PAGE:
San Francisco has only one drawback – ’tis hard to leave.
Yeah. That’s about the size of it.
Well, we’re back from San Francisco. It was a bit of a shock stepping out into a cold, wet and miserable London yesterday. The nights are drawing in here and all the shops put up their Christmas displays while we were away. Sunny, beautiful California couldn’t have been more different and I am none to pleased with the change. I was not ready to leave San Francisco. I never am. It doesn’t get any easier.
People ask me a lot why we go back to the Bay again and again. I don’t know really, except to say that the place just suits us. It’s a beautiful city made up of a group of small neighbourhoods which each have their own things to offer. This time we were staying in North Beach, the Italian neighbourhood. I love this bit of the town. Quite apart from the fact you’re only ever 4 paces from the nearest pizza, the neighbourhood is just really lovely. The people are more willing to say good morning and pass the time of day. In all honesty there were times when it felt more like home over the last two weeks than where we actually live.
We made use of a little pour-over coffee place called Hole in the Wall (never was a place more aptly named) several times during our stay. Not only was the coffee excellent to the point that I drank it black because I didn’t want to ruin it with milk (not a usual occurrence), but they really made us feel like locals as they chatted to us about the oddness of the second presidential debate, or the pain of the crushing last innings Giants defeat at the baseball, losing a three run lead at the top of the 9th regardless of (or in my opinion due to) 4 different pitchers being brought on, each of them collapsing spectacularly in their own way. That will make no sense to the Brits but trust me, baseball is a very absorbing sport once you get into it!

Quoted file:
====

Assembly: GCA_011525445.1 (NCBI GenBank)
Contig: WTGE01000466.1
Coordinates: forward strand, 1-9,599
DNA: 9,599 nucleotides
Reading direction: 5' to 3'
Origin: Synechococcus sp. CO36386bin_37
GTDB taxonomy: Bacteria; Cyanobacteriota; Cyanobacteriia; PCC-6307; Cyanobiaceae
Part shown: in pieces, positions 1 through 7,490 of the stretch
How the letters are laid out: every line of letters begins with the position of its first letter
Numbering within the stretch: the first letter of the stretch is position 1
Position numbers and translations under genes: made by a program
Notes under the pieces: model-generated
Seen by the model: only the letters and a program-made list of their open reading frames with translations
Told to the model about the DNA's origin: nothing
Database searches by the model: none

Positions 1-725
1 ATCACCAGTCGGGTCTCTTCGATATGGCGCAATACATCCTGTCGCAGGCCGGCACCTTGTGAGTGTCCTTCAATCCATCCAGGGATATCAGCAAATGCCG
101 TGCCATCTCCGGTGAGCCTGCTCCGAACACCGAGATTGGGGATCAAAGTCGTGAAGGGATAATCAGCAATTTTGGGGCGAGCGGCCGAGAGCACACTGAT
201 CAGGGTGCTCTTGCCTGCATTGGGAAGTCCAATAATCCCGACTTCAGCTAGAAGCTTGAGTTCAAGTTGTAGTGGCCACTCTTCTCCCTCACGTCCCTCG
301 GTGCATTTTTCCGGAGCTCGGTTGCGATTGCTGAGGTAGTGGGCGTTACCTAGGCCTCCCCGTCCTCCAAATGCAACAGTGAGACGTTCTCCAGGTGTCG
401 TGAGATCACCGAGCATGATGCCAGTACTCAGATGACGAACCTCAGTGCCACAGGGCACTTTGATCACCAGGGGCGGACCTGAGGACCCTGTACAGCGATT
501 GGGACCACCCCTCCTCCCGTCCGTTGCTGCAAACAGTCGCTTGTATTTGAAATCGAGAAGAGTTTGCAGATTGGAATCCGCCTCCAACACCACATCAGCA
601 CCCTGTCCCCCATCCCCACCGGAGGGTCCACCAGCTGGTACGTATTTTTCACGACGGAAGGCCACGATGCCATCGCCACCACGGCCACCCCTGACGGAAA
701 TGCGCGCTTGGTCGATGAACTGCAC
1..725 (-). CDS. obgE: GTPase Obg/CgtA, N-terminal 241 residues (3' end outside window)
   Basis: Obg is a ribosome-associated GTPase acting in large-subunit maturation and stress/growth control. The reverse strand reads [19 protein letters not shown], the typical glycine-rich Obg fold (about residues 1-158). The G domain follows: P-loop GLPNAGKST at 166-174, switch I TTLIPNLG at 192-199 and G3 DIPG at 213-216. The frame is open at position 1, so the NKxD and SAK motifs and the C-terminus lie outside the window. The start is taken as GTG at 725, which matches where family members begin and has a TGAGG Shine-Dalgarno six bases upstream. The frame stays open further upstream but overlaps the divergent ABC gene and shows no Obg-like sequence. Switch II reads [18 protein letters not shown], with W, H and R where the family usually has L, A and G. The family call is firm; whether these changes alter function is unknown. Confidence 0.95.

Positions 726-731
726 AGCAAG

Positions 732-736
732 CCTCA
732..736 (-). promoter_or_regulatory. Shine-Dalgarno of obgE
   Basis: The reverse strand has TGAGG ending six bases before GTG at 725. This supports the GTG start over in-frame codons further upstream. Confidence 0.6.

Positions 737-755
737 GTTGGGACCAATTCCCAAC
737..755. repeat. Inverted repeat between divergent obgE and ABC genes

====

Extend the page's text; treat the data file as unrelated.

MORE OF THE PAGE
This kind of thing never happens in London with people you don’t already know, and it’s just plain nice. So even though the city kicked our asses a bit on this visit, we still love it.
And it really did kick our asses. We had missed tour buses, car hire and bridge toll issues, parking nightmares, a half marathon DNS. The hills absolutely crippled me – seriously, this is how much KT tape I was wearing by the end of the holiday (I appreciate the choice of shoe doesn’t look sensible but this was taken when getting ready for a meal at Gary Danko, the swankiest place in town, so my battered Asics wouldn’t have cut the mustard).
I went to the physio yesterday, and I’d guessed correctly that I have calf strain and shin splints in both legs. Cue another bout of having electricity fired into me by a large Greek man (legs this time though, not bum), and I am banned from running for at least the rest of this week whilst we do some intensive work to get me to a state in which I can ‘participate’ in the New York Marathon. All hopes of sub-4:30 or even beating my time from Rome have gone out the window. If I can make it, and I’m a lot more hopeful now that I will, then I will be there firmly as a fancy dress wearing run/walker (suggestions welcome!), enjoying it as an experience on my birthday and definitely not as a racer.
Well you know what…so be it. My body clearly needs the break, and if it was a choice between going to San Francisco and being a bit injured, or not going at all, then you can guess which I would pick.
As well as all the stuff that went a bit wrong, we had the good bits too – going to Crissy Field parkrun, Mr. Duff’s triumph at the Bridge to Bridge 5k, and that one Giants game that we did actually win against the Dodgers!
Since I couldn’t run in the second week, I spent more time making good use of my new camera and took as may decent shots of the city as I could manage. Once the remaining jet lag has subsided I’ll go through them and share the best ones with you.
Hopefully they’ll give you an idea of why Herb Caen had a point when he said:
If I do go to heaven, I’m going to do what every San Franciscan does who goes to heaven. He looks around and says, “It ain’t bad, but it ain’t San Francisco.”